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CARB-X’s first round of grants goes to firms big and small in antimicrobial resistance fight


By Nuala Moran
Staff Writer

LONDON - The U.K./U.S. public-private partnership set up to rejuvenate early stage antibiotic research has awarded $24 million to 11 biotechs in its first round of grants.

The projects – to develop 10 new drugs and one diagnostic – will be eligible for a further $24 million in milestones over the next three years from the Combating Antibiotic Resistant Bacteria Biopharmaceutical Accelerator (CARB-X), while the companies will themselves put in a further $27 million.

Coinciding with the announcement of the first grants, the U.K. charity Wellcome Trust said it will contribute $155.5 million over five years to the $450 million CARB-X program.

The grant winners, selected from 168 applications, are a declaration of CARB-X’s intent to address the biggest threats, with the 10 antibiotic programs all aimed at gram-negative bacteria that have been prioritized by the CDC and the World Health Organization.

The eight U.S. and three U.K. projects include three potential new classes of small-molecule antibiotics and four non-traditional products that represent innovative ways of killing bacteria.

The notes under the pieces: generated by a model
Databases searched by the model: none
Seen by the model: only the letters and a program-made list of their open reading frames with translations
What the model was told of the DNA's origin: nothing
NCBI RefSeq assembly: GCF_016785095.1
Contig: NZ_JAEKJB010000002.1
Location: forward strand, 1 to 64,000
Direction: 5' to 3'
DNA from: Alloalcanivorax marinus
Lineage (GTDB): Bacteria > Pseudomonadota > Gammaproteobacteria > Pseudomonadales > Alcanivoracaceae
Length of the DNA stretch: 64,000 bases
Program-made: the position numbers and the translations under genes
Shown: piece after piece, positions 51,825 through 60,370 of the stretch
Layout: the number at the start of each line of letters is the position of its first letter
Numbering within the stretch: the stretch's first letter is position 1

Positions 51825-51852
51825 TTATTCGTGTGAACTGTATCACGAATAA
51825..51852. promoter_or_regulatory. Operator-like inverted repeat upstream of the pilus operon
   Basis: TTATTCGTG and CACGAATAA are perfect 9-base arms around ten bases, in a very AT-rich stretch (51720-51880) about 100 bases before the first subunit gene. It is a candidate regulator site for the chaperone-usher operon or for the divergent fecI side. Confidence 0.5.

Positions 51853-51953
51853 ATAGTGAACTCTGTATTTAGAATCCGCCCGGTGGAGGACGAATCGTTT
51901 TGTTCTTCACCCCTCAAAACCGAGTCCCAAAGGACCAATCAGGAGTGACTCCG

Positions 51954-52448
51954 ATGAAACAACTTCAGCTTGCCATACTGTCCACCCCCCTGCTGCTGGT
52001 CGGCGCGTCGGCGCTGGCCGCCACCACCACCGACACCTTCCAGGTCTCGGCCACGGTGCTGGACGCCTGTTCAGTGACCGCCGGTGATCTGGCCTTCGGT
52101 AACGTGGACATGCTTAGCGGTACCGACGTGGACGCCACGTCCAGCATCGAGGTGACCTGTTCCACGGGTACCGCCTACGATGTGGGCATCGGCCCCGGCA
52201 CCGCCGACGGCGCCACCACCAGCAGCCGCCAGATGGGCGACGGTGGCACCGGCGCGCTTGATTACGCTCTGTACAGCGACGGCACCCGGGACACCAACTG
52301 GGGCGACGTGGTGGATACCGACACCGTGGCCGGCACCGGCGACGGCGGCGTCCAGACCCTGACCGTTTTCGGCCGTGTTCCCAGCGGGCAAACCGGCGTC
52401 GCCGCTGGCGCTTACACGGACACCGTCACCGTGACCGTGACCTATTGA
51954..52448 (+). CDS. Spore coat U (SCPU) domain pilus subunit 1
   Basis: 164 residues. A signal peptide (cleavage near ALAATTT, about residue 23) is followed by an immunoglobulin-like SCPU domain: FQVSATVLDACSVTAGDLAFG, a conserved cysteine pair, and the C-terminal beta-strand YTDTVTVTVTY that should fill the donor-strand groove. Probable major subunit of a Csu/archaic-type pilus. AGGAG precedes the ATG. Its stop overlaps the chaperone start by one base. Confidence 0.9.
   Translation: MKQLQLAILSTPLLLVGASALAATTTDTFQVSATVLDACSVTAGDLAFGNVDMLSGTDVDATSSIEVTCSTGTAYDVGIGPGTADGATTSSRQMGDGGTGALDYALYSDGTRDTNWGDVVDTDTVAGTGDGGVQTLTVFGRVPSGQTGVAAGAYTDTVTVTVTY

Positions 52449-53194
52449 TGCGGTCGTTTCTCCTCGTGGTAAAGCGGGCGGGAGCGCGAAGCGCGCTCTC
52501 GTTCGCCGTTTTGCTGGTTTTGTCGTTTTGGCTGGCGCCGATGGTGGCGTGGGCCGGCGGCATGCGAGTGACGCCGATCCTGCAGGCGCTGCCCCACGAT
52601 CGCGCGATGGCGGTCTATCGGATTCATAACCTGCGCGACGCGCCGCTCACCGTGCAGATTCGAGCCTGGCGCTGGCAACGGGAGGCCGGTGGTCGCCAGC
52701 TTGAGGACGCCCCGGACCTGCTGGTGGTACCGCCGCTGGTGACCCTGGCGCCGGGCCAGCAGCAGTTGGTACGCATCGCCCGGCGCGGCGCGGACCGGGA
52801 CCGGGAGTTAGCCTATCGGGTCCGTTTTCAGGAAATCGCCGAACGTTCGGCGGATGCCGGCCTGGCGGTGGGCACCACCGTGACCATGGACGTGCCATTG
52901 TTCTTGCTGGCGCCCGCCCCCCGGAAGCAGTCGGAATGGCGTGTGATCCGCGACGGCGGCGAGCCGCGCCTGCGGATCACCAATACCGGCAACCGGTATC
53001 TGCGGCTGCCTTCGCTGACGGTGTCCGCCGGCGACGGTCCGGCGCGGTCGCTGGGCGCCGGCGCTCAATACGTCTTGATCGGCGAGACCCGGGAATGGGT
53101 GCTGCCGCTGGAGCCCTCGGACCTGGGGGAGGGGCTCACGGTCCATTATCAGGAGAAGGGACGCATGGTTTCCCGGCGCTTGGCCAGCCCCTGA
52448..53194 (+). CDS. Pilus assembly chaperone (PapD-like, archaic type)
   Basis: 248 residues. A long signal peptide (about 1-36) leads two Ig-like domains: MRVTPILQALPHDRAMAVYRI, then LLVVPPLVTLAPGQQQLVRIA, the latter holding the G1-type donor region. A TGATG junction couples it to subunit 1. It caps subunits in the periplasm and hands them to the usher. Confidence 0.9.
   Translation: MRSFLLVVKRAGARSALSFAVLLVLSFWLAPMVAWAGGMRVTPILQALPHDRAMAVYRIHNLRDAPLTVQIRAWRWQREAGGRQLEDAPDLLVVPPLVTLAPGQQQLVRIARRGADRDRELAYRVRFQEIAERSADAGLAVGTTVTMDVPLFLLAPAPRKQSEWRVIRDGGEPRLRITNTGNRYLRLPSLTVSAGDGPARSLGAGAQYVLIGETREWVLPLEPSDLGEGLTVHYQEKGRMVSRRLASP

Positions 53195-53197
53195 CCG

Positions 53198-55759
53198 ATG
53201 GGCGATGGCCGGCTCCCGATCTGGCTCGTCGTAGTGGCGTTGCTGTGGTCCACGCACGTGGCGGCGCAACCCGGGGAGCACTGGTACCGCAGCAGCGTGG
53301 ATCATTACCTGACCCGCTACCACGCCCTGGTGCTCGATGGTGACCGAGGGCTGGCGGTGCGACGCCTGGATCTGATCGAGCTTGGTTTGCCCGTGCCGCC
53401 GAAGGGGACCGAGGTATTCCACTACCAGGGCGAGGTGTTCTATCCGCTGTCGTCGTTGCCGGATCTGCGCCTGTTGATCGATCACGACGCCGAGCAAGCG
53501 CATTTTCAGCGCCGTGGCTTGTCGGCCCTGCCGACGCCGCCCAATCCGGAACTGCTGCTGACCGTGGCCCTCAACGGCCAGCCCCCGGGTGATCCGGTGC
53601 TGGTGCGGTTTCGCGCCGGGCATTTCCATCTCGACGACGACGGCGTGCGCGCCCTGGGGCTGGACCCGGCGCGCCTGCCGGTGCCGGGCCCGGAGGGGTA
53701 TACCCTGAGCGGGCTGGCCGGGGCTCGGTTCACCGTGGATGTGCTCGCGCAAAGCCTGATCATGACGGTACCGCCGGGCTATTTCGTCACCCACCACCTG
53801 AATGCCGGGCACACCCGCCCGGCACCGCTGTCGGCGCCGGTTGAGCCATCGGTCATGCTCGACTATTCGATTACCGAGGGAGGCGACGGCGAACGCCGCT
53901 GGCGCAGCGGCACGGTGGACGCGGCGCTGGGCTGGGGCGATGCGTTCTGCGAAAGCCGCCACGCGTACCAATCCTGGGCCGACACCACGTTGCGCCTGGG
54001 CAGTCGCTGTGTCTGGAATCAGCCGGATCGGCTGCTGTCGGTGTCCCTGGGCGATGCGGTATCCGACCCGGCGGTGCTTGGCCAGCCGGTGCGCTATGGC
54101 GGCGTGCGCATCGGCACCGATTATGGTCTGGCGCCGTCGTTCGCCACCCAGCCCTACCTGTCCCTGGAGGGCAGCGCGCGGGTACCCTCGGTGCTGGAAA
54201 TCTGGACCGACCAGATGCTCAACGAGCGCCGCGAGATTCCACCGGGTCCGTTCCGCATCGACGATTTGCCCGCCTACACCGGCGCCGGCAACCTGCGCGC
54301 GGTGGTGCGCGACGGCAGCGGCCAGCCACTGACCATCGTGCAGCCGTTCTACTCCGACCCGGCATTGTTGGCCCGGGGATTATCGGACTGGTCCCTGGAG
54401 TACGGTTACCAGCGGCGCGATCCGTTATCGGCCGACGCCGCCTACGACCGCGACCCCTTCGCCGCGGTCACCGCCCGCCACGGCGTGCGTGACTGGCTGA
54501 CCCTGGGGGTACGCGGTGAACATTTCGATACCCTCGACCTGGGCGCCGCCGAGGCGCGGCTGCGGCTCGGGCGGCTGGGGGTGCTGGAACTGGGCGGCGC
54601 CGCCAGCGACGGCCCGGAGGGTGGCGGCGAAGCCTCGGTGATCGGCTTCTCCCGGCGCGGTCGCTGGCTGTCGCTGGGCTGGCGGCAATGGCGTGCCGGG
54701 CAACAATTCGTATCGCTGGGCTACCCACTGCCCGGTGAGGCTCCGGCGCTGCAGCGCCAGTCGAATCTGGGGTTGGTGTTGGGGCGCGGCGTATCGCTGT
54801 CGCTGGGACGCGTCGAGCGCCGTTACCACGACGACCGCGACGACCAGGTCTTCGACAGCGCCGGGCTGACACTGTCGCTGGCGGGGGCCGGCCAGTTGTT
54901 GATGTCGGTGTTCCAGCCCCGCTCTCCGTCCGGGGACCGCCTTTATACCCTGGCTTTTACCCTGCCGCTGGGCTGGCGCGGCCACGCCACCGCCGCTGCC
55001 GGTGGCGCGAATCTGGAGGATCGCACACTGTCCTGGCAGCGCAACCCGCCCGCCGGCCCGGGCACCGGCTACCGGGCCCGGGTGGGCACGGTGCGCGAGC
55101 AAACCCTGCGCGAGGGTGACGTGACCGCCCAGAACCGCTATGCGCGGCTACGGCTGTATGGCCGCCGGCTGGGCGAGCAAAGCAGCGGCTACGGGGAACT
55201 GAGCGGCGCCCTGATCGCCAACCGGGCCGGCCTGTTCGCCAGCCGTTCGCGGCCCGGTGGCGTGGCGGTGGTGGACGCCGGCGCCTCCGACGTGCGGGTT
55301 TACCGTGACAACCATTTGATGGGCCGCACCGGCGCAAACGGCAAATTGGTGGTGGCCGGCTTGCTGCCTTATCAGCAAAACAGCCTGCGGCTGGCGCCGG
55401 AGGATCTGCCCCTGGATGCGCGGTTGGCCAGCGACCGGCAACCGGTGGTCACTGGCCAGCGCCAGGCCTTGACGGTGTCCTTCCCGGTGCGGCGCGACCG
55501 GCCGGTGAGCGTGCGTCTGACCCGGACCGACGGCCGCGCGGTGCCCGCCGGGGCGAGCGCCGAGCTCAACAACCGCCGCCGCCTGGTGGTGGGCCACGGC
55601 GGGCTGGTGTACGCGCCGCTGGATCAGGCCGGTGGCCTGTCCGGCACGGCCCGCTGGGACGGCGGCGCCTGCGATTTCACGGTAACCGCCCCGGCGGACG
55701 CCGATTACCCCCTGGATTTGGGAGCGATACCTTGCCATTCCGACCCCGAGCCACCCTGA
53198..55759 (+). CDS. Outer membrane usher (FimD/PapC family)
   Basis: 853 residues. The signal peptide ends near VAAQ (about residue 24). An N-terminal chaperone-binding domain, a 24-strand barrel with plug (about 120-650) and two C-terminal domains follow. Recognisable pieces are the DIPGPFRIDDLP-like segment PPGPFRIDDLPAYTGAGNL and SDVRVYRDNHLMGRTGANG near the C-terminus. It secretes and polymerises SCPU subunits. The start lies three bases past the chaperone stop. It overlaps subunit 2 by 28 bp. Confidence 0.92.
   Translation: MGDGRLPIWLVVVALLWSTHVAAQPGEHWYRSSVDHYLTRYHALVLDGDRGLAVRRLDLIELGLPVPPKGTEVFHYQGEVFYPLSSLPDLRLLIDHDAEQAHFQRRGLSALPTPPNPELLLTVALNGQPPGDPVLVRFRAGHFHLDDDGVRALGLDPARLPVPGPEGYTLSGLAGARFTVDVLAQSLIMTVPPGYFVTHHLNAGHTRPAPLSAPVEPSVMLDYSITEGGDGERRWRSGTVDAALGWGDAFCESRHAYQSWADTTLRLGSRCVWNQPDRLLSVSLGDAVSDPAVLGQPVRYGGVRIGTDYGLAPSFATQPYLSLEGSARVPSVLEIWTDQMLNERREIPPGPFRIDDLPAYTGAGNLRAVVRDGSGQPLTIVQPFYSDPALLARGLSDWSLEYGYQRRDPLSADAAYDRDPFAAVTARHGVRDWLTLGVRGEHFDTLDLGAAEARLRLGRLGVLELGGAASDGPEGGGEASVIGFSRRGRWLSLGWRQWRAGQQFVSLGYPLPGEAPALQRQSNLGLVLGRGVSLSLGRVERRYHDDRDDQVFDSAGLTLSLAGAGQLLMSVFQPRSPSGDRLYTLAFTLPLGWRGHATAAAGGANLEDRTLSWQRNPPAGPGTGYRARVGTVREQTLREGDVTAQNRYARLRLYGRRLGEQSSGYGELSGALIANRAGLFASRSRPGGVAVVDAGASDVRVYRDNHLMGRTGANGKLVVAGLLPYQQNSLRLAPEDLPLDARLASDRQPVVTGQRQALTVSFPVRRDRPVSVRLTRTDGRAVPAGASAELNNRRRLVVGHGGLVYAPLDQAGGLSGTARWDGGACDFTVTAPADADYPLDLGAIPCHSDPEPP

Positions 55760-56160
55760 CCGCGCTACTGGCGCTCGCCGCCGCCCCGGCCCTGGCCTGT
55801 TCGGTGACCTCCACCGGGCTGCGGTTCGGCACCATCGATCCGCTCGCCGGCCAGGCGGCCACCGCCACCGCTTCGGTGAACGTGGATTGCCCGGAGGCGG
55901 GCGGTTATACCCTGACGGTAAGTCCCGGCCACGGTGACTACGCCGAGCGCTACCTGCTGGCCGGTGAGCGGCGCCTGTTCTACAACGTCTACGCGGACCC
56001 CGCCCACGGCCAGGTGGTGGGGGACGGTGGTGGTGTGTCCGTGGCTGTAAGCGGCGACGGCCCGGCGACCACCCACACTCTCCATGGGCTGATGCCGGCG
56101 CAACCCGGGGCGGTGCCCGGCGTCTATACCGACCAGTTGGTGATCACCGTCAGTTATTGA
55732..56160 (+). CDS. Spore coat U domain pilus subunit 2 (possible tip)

While the grants will accelerate promising research, there is a high risk of failure, acknowledged Kevin Outterson, executive director of CARB-X. But he said, “If successful, these projects hold exciting potential in the fight against the deadliest antibiotic-resistant bacteria.”

Successful projects will be funded through to early stage clinical development and the point where they can attract backing from private investors.

The largest grant of $4.8 million, with a potential $4 million in milestones, was awarded to Forge Therapeutics Inc., of San Diego, to develop small-molecule inhibitors of LpxC, a zinc metalloproteinase found only in gram-negative bacteria and essential for the formation of their resistant outer membrane.

LpxC previously has attracted the attention of Pfizer Inc. and Merck & Co. Inc., amongst others, because it is conserved across gram-negative bacteria and not found in gram-positive bacteria or in humans. However, for several reasons it has proved hard to drug, though Achaogen Inc. of South San Francisco, has a late preclinical-stage LpxC inhibitor that is active against Pseudomonas aeruginosa.

Forge has used its chemistry platform, which focuses on binding to the metal ions in the enzyme’s active site, to discover novel and stable inhibitors, and those are now being optimized in a partnership with Evotec AG, of Hamburg, Germany.

Meanwhile, the winner of the smallest CARB-X grant, London-based Oppilotech Ltd., has been awarded $120,000 to screen for modulators of a new target it has discovered that also is involved in synthesis of the bacterial membrane.

The target was identified using a very detailed computer model of each biochemical step involved in the formation of the membrane that was created by Oppilotech’s scientific founder, John George, a microbiologist at Leeds Beckett University.

“No one has built such a detailed model. It is mainly based on E.coli, but can apply to other gram-negative bacteria,” Ajay Mistry, Oppilotech CEO, told BioWorld Today.